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  6.  39
    Astroturfing Global Warming: It Isn’T Always Greener on the Other Side of the Fence. [REVIEW]Charles H. Cho, Martin L. Martens, Hakkyun Kim & Michelle Rodrigue - 2011 - Journal of Business Ethics 104 (4):571-587.
    Astroturf organizations are fake grassroots organizations usually sponsored by large corporations to support any arguments or claims in their favor, or to challenge and deny those against them. They constitute the corporate version of grassroots social movements. Serious ethical and societal concerns underline this astroturfing practice, especially if corporations are successful in influencing public opinion by undertaking a social movement approach. This study is motivated by this particular issue and examines the effectiveness of astroturf organizations in the global warming context, (...)
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  7.  11
    Initiating Disclosure of Environmental Liability Information: An Empirical Analysis of Firm Choice. [REVIEW]Jennifer C. Chen, Charles H. Cho & Dennis M. Patten - 2014 - Journal of Business Ethics 125 (4):1-12.
    This paper investigates potential motivations for late adopting U.S. companies to begin disclosing environmental liability amounts in their financial statements. Based on a review of 10-K reports filed from 1998 through 2012, inclusive, we identified 55 firms initiating environmental liability disclosure over the period, with all but three doing so by 2006. Focusing on the disclosers up through 2006, we argue that the companies may have used the disclosure as a tool of impression management to avoid potential stakeholder mis-estimation of (...)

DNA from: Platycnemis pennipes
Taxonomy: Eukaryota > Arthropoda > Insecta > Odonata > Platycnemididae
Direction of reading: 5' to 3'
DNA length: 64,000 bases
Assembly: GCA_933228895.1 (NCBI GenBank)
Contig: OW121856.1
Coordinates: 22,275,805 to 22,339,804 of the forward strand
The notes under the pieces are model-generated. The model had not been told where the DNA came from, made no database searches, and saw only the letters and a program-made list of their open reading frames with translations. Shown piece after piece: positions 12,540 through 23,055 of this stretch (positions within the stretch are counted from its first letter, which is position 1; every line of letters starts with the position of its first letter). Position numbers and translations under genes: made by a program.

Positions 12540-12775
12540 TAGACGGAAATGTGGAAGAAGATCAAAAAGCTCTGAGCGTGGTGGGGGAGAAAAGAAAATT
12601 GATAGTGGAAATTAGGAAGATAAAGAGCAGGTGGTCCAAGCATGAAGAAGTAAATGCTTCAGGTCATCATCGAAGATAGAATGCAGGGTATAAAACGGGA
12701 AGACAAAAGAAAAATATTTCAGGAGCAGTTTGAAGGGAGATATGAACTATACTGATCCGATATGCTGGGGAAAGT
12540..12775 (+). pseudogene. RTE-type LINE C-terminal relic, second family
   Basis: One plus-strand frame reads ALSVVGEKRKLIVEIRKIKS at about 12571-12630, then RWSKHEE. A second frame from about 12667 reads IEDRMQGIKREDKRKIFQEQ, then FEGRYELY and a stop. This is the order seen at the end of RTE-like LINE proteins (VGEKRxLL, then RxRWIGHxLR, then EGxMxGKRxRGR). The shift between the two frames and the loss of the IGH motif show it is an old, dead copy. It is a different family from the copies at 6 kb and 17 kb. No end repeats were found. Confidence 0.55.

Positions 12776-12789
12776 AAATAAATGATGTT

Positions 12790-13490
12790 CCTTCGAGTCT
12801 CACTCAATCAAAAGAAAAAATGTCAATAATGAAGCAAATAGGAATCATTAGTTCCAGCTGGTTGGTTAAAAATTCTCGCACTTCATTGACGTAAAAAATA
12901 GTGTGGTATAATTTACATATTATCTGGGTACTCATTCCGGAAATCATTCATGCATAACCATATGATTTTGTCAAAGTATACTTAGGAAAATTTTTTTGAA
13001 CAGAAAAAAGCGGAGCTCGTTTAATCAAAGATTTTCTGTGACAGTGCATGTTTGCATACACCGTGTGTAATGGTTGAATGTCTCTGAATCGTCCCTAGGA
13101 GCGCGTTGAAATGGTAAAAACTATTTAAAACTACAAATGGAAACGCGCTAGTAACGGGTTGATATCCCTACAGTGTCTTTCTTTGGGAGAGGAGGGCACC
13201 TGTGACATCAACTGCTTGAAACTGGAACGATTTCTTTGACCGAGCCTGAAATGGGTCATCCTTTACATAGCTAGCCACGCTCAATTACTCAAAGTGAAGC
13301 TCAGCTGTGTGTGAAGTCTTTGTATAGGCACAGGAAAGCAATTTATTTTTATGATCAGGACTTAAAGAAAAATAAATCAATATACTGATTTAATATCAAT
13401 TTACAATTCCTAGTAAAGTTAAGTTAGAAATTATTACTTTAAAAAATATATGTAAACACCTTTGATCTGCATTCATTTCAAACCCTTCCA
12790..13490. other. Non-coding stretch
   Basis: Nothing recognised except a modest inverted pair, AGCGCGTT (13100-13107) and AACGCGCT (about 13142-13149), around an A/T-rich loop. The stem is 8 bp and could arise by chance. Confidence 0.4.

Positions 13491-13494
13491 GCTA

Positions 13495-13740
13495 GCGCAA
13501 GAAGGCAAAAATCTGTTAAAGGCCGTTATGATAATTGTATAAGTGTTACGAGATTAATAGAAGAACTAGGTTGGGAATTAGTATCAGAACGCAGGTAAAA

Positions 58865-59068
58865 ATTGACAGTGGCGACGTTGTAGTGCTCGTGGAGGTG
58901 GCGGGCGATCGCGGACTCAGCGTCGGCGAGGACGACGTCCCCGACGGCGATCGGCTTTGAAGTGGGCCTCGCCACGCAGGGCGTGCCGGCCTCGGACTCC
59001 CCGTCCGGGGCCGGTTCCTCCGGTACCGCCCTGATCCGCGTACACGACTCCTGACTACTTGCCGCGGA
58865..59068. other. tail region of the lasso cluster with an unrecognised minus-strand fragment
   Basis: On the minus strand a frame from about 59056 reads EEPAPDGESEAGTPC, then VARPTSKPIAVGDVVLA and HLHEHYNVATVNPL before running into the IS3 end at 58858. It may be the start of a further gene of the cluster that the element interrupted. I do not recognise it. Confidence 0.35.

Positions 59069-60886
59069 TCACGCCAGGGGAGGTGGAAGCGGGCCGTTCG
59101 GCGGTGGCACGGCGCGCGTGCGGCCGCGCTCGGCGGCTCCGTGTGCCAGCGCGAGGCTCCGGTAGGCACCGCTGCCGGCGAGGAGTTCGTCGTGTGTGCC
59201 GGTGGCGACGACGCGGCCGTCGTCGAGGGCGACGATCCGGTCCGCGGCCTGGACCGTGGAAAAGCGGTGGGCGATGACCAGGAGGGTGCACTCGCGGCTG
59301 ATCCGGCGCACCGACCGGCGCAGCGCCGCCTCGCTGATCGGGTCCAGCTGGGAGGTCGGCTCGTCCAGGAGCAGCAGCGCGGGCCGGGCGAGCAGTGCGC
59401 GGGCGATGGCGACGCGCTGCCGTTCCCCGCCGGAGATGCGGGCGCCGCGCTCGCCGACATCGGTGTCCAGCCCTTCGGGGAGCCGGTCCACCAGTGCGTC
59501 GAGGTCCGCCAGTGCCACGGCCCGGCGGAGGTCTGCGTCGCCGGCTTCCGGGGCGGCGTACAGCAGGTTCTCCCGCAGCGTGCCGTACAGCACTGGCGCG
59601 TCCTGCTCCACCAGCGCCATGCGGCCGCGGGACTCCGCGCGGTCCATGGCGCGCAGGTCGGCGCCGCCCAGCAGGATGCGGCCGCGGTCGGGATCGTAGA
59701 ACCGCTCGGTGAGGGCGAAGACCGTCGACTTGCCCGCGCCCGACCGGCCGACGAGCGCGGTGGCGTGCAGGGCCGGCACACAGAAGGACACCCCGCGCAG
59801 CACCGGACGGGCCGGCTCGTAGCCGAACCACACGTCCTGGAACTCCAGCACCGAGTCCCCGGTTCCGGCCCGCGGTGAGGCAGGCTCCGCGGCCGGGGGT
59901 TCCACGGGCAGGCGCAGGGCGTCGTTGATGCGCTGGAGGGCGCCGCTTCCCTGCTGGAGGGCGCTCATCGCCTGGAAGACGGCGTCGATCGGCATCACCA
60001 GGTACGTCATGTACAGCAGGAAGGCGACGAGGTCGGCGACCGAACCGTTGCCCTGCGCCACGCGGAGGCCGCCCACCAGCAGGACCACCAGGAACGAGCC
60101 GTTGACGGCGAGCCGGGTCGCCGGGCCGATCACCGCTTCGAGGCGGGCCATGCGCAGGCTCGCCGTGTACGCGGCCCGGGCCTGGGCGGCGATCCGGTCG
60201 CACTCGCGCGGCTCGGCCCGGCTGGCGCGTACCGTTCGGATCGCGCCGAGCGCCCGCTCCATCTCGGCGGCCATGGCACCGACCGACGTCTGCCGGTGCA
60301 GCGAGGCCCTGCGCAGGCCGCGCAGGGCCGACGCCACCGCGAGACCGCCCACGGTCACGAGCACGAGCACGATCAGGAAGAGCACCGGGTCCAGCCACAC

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  8.  8
    The Frontstage and Backstage of Corporate Sustainability Reporting: Evidence From the Arctic National Wildlife Refuge Bill.Charles H. Cho, Matias Laine, Robin W. Roberts & Michelle Rodrigue - 2018 - Journal of Business Ethics 152 (3):865-886.
    While proponents of sustainability reporting believe in its potential to help corporations be accountable and transparent about their social and environmental impacts, there has been growing criticism asserting that such reporting schemes are utilized primarily as impression management tools. Drawing on Goffman’s self-presentation theory and its frontstage/backstage analogy, we contrast the frontstage sustainability discourse of a sample of large U.S. oil and gas firms to their backstage corporate political activities in the context of the passage of the American-Made Energy and (...)
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  9.  6
    Professors on the Board: Do They Contribute to Society Outside the Classroom?Charles H. Cho, Jay Heon Jung, Byungjin Kwak, Jaywon Lee & Choong-Yuel Yoo - 2017 - Journal of Business Ethics 141 (2):393-409.
    According to our data, 38.5 % of S&P 1500 firms have at least one professor on their boards. Given the lack of research examining the roles and effects of academic faculty as members of boards of directors on corporate outcomes, this study investigates whether firms with professor–directors are more likely to exhibit higher corporate social responsibility performance ratings. Results indicate that firms with professor–directors do exhibit higher CSR performance ratings than those without. However, the influence of professor–directors on firm CSR (...)